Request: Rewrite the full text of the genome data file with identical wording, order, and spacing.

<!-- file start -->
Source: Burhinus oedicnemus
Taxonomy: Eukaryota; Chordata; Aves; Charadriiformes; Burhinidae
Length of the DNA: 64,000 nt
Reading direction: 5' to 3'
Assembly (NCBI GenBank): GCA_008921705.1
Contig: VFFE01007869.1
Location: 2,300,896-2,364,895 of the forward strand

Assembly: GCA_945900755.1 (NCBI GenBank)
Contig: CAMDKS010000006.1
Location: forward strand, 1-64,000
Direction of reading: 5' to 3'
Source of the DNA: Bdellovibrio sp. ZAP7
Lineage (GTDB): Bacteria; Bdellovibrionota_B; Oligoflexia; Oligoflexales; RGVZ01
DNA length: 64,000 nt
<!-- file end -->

Source: Burhinus oedicnemus
Taxonomy: Eukaryota; Chordata; Aves; Charadriiformes; Burhinidae
Length of the DNA: 64,000 nt
Reading direction: 5' to 3'
Assembly (NCBI GenBank): GCA_008921705.1
Contig: VFFE01007869.1
Location: 2,300,896-2,364,895 of the forward strand

Assembly: GCA_945900755.1 (NCBI GenBank)
Contig: CAMDKS010000006.1
Location: forward strand, 1-64,000
Direction of reading: 5' to 3'
Source of the DNA: Bdellovibrio sp. ZAP7
Lineage (GTDB): Bacteria; Bdellovibrionota_B; Oligoflexia; Oligoflexales; RGVZ01
DNA length: 64,000 nt